The only drawback to this consistent grabber on a mesmerizing subject is the title. It’s likely that no one will ever get to the “inner” of the still-revered Canadian concert pianist and brilliant Bach interpreter, even though (as we see in plenty of archival evidence) he was thoroughly outgoing in interviews and blessed with a sense of humor, even about himself. Co-directed by Michele Hozer and Peter Raymont, Genius avoids a pitfall that afflicts many historical documentaries: the lack of archival material. Here, there seems to be plenty, and the filmmakers have dug it out the way those wizard sleuths who put together the bonus sections on Criterion releases do. We learn of Gould’s upbringing as an only child, his aversion to touring and a musical prowess that lasted until his death at age 50 in 1982.
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Excalibur (Blu-ray)

Warner, Fantasy, $19.98 Blu-ray, ‘PG.’
Stars Nicol Williamson, Helen Mirren, Patrick Stewart, Gabriel Byrne, Liam Neeson.
1981.
It sounds a bit flip to call director John Boorman’s aptly intense Arthurian epic a greatest hits package, but the film’s preponderance of action involving a long list of already familiar 5th/6th-century characters is a major part of its appeal. Along, of course, with the sex. Excalibur’s good looks are of the hazy sort and even a Blu-ray of it will never be of “demonstration” quality, though it does replicate my memories of what the movie looked like on screen in 1981, which was dreamy. Star spotters also will have fun watching Gabriel Byrne in a crucial role early in the story — as well as Liam Neeson and Patrick Stewart.
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Primrose Path

Available via WBshop.com’s Warner Archive
Warner, Drama, $19.95 DVD, NR.
Stars Ginger Rogers, Joel McCrea, Marjorie Rambeau.
1940.
Director Gregory La Cava’s movie of a once-semi-notorious property is adapted from a long-running play which in turn had been based on the Victoria Lincoln novel February Hill. Ginger Rogers is the closest thing to a well-adjusted adult in a family of no-counts (mom Marjorie Rambeau is a prostitute). She marries a hamburger joint counter-hop played by Joel McCrea — for genuine love on her part but also, one senses, to escape her family. They’re obviously in love, but too many people are poisoning the well.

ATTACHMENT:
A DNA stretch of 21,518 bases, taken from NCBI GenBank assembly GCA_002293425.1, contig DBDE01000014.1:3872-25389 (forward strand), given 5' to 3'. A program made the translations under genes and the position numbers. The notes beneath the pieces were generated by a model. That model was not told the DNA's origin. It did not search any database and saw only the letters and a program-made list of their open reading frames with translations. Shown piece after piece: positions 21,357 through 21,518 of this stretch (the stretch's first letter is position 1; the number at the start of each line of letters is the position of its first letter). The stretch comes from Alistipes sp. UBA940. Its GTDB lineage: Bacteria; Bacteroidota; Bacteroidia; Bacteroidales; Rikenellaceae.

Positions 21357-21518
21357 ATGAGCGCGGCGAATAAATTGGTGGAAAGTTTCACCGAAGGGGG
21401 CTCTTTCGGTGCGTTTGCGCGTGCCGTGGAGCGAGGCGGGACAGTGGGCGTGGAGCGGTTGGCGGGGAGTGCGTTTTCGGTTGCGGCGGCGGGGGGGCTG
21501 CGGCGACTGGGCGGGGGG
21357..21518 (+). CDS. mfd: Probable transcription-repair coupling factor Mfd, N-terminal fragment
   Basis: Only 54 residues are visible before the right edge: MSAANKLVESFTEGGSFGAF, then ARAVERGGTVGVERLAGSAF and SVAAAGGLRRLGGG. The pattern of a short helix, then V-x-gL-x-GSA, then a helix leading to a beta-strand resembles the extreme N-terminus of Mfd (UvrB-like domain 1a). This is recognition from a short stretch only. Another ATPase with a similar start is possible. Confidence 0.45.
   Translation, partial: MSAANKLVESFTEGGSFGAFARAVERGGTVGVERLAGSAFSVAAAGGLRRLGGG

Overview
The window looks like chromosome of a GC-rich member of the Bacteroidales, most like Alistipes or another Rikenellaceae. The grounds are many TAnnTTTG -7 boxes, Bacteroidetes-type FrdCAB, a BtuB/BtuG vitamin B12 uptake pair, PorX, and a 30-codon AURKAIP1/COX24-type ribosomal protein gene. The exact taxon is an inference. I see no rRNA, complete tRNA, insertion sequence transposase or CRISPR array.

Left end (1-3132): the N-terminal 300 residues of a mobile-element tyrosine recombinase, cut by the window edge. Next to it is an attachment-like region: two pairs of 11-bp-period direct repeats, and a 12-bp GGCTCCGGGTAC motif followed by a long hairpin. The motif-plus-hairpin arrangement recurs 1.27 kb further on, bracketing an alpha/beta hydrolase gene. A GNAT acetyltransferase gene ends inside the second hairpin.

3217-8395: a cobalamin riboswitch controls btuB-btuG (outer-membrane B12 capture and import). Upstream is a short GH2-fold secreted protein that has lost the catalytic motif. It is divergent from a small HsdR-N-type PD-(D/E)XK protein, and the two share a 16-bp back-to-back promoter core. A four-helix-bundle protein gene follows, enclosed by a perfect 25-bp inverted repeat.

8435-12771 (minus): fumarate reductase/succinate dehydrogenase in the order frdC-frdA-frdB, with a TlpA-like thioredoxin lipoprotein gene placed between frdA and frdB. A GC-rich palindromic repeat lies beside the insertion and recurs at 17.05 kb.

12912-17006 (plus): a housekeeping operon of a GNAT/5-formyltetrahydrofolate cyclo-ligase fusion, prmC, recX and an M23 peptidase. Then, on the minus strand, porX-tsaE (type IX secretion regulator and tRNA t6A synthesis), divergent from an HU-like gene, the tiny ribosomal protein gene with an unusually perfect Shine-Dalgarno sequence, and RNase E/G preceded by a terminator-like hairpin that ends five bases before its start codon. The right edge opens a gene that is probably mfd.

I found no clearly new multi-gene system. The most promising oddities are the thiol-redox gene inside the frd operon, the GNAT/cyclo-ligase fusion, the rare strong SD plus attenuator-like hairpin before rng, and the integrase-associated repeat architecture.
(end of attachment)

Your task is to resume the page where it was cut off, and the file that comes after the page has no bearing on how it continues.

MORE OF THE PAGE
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14 Mar, 2011

New on Disc: 'Au Revoir Les Enfants' Blu-ray and more


Au Revoir Les Enfants

Street 3/15
Criterion, Drama, $39.95 Blu-ray, NR.
In French with English subtitles.
Stars Gaspard Manesse, Raphael Fejto, Francine Racette.
1987.
Especially wounded by a brutal review of one of his films in the 1980s, director Louis Malle returned to homeland France and undertook a long-gestating semi-autobiographical project. The result was Au Revoir Les Enfants, one of the writer/director’s greatest achievements and a worthy companion piece to what Malle regarded as his greatest work: 1974’s Lacombe, Lucien. Au Revoir is specifically based on a life-altering event the filmmaker witnessed in his youth, when his prestigious Catholic boarding school hid in plain sight a handful of Jewish youngsters. You can walk into this movie not knowing anything about the particulars and almost immediately sense that it’s authentic. Every scene is invested with details that don’t in any sense feel contrived. Au Revoir on Blu-ray nails the muted-color look and soundtrack (Malle was a stickler for sound) of the theatrical presentation.
Extras: Video interviews with biographer Pierre Billard and Malle’s widow, Candice Bergen; “Joseph: A Character Study,” a profile of the central character; Charlie Chaplin’s 1917 film The Immigrant, which is featured in Au Revoir; audio excerpts from a 1988 AFI interview with Malle; and a booklet with essays by film critic Philip Kemp and historian Francis J. Murphy.
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Two in the Wave

Kino Lorber, Documentary, B.O. $0.03 million, $29.95 DVD, NR.
2010.
With Jean-Luc Godard and Francois Truffaut as its stars, their dual collaborator Jean-Pierre Leaud as a featured player, historical tide changing (cinematic and political) plus film clips galore, there’s no way this biographical documentary about the French New Wave can fail to be interesting, unless you’re adverse to “inside baseball” in any context. Their story unspools here in an unusual but not necessarily inappropriate fashion — via a series of old scrapbooks we watch being leafed through by Isild Le Besco, a contemporary French actress whose films haven’t gotten wide distribution here.